Seismic prevention issues are discussed much more seriously around the world after Fukushima earthquake, Japan, April 2011, especially for those countries which are near the earthquake zone. Approximately kilograms of explosive energy will be released from a magnitude 9 earthquake. It destroys most of the unprotected infrastructure within several tens of miles in diameter from the epicenter. People can feel the earthquake even if living hundreds of miles away. This study is a seismic simulation analysis for an innovated and improved design of viscoelastic damping isolator, which can be more effectively applied to earthquake prevention and damage reduction of high-rise buildings, roads, bridges, power generation facilities, and so forth, from earthquake disaster. Solidworks graphic software is used to draw the 3D geometric model of the viscoelastic isolator. The dynamic behavior of the viscoelastic isolator through shock impact of specific earthquake loading, recorded by a seismometer, is obtained via ANSYS finite element package. The amplitude of the isolator is quickly reduced by the viscoelastic material in the device and is shown in a time response diagram. The result of this analysis can be a crucial reference when improving the design of a seismic isolator.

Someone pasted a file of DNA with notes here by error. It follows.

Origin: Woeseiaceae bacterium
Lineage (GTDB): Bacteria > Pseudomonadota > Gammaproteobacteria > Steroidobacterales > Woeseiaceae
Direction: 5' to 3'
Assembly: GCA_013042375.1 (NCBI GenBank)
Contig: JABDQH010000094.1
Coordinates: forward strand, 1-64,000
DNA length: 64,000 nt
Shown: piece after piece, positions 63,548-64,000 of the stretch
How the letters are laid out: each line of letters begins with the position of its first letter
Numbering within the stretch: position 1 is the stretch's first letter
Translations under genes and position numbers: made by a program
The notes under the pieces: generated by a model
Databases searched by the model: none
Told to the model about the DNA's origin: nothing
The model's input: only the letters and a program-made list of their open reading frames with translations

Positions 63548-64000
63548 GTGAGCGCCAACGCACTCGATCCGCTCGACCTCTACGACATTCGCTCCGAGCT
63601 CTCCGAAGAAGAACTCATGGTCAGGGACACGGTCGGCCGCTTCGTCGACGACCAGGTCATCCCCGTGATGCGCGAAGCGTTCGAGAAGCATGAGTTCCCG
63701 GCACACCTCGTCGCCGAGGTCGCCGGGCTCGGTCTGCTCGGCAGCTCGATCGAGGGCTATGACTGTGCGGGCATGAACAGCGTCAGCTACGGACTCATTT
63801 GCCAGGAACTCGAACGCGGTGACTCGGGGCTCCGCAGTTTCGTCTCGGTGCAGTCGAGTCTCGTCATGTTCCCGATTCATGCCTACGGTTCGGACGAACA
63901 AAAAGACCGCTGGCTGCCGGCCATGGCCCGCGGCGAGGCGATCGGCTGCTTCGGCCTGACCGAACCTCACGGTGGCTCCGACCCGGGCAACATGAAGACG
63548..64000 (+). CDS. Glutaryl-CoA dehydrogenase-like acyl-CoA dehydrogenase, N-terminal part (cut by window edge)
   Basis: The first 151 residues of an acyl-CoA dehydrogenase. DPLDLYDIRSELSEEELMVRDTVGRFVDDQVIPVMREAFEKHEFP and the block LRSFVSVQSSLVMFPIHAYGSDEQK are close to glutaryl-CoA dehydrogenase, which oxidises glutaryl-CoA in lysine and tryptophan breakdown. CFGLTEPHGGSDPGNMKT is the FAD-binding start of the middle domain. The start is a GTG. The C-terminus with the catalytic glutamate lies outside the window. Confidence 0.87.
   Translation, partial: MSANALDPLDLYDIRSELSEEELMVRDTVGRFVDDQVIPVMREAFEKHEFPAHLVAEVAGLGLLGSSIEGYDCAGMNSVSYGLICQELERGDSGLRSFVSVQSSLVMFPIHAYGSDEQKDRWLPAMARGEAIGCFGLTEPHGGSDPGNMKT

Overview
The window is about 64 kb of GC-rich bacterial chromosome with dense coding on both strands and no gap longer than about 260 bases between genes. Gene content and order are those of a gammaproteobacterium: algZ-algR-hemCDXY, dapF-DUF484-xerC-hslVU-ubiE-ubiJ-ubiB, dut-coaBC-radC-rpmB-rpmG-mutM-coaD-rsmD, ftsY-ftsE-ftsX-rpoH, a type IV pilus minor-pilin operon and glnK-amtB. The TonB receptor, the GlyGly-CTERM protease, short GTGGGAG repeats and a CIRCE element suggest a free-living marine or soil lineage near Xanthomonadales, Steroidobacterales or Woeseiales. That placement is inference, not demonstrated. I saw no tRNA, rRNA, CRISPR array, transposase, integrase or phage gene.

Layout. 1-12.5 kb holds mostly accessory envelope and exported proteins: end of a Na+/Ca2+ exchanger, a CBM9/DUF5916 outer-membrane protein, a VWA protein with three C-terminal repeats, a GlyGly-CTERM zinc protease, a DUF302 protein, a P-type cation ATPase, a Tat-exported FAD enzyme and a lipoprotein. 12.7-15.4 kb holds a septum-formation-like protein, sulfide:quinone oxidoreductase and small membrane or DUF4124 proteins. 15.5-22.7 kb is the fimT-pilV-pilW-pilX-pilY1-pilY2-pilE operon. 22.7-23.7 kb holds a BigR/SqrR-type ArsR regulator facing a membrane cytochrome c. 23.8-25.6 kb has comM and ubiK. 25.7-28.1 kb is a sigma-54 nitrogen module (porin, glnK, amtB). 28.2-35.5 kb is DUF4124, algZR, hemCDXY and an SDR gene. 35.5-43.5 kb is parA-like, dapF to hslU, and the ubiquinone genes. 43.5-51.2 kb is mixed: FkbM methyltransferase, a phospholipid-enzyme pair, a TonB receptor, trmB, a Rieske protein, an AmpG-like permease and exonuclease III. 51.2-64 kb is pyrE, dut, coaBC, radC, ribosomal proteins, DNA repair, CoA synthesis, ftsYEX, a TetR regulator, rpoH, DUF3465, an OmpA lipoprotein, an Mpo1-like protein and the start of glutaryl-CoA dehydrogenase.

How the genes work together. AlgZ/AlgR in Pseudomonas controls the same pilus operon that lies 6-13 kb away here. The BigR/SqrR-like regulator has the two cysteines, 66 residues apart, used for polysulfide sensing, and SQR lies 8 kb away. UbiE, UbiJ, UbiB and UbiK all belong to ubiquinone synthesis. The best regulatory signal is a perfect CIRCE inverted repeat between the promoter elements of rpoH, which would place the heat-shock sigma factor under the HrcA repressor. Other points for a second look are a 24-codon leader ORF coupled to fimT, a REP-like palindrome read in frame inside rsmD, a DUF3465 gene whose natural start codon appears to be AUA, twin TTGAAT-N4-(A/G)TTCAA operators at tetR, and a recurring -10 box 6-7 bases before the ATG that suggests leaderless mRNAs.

1. Introduction

Seismic isolator is a very important device to reduce the shock vibration transmitted to the buildings, equipment, transportation facilities, and so forth during earthquake. Different types of isolator such as rubber, spring, slide, rotary, and low viscosity liquid flow style are used in different environments. An important technology of reducing the vibration from sudden excitation is viscoelastic damping isolator (VDI) which can be widely used in manufacturing, electricity and gas supply, construction, transportation, and other industries. The use of viscoelastic dampers (VEDs) in high performance earthquake resistant structural systems could be effective in reducing seismic-induced responses [1].